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LONDON: Slow economic growth and ample supplies are expected to keep a lid on oil next year with crude prices gradually slipping lower.
But analysts polled by Reuters say a price crash is unlikely and geopolitical concerns should help support the market.
Reuters monthly survey of 26 analysts forecast North Sea Brent crude oil will average $108 per barrel in 2013, down from an average of $111.71 so far this year.
Brent prices are projected to fall further to an average of $105.90 in 2014, the poll showed.
“While geopolitical concerns in the Middle East still remain at the forefront, concerns about the United States going over the ‘fiscal cliff’ and the euro area potentially slipping back into recession could have more dire consequences for crude oil demand for the first half of 2013,” Gain Capital Group analyst Chris Tevere said.
Four analysts forecast Brent would average more than $115 next year, compared with three in last month’s poll. Three analysts saw Brent at below $100 in 2013, compared with five analysts last month.
“With US oil production reaching its highest levels in well over a decade, combined with this potential economic slowdown, it may continue to be a major headwind for oil prices,” said Gain Capital’s Tevere, who forecast 2013 Brent prices averaging $95.
Analysts expect oil demand to improve modestly in the second half of 2013, but say higher supply will limit any price rises.
Forecasters projecting higher prices pin their hopes on improved economic conditions in China and the United States. First Energy had the highest Brent price forecast in the poll with $130.50 per barrel for 2013, while Raymond James had the lowest with $80 per barrel for the year.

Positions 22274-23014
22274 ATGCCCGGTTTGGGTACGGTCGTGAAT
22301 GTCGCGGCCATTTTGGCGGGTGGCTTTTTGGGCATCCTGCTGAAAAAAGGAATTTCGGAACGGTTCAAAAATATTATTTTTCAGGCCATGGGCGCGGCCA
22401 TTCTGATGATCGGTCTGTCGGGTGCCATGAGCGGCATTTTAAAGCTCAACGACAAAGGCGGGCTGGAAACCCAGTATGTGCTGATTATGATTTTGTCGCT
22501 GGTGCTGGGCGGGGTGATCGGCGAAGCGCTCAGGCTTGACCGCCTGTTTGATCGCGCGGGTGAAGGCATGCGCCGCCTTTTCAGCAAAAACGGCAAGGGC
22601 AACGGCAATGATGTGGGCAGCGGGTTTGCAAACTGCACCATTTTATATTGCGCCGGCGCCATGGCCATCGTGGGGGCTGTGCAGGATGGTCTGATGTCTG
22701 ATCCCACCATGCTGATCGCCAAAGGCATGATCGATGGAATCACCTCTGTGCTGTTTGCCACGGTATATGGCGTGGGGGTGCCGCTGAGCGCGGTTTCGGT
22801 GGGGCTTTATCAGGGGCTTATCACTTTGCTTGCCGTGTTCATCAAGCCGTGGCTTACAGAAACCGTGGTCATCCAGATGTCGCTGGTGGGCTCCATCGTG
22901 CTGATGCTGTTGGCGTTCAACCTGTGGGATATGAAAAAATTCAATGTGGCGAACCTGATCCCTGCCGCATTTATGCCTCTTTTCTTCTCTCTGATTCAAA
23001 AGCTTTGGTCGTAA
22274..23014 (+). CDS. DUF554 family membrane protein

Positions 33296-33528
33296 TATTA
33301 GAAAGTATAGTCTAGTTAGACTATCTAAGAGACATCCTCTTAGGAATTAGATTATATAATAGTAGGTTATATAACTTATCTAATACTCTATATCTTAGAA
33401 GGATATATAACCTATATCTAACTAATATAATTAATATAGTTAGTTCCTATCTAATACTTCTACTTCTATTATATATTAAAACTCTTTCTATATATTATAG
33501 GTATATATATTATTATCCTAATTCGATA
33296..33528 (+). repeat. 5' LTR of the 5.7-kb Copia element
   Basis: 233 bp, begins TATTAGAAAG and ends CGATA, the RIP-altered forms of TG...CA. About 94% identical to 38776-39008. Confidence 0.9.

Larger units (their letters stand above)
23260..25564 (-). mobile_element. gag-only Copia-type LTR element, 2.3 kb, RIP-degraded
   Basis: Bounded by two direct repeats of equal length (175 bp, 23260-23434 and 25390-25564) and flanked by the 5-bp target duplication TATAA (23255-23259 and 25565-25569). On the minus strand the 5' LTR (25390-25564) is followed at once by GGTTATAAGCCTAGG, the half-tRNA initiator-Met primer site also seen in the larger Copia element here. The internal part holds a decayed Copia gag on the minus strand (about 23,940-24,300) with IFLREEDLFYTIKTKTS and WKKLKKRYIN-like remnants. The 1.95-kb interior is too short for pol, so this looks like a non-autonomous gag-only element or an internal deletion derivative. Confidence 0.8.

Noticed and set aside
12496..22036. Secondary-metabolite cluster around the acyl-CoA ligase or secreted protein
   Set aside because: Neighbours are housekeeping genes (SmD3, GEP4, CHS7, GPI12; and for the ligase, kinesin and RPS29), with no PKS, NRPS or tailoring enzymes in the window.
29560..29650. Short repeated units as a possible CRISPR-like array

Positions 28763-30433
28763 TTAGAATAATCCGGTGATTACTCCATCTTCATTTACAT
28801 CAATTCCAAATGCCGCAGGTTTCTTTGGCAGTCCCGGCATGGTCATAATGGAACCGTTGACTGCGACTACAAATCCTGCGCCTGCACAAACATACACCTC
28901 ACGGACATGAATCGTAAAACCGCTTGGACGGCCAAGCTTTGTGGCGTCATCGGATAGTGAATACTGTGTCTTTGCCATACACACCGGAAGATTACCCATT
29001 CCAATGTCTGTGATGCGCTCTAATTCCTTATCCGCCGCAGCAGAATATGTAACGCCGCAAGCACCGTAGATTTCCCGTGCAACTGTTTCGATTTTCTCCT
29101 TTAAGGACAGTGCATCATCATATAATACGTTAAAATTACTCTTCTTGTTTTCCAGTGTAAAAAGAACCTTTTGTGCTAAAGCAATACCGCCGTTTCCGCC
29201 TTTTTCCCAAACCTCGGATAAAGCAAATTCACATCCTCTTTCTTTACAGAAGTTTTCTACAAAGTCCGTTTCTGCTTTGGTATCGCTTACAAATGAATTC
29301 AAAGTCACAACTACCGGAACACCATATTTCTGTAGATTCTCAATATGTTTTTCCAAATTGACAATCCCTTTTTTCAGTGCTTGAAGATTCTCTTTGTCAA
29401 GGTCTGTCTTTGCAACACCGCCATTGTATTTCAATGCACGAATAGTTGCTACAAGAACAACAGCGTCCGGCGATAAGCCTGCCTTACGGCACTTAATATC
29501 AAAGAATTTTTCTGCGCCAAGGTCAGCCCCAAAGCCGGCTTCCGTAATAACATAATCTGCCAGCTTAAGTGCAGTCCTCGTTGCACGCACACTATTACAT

US light crude oil is seen averaging $93.90 in 2013, down from $94.70 in last month’s poll. While the poll shows a drop in prices next year, most analysts argue the probability of a price crash is very low.
“An oil price crash remains a low probability event, with Saudi Arabia able to balance the market by reducing its own production,” Natixis analyst Abhishek Deshpande said.
Mark Pervan, ANZ’s global head of commodity strategy argued that Brent prices would continue to be supported by geopolitical supply risks in the Middle East. “If prices do crash, it will only be temporary, with Opec likely to respond by tightening supplies,” Pervan said.
Julian Jessop, head of commodities research at Capital Economics, said there could be a significant fall in oil prices in the event of a global financial shock such as the break-up of the euro.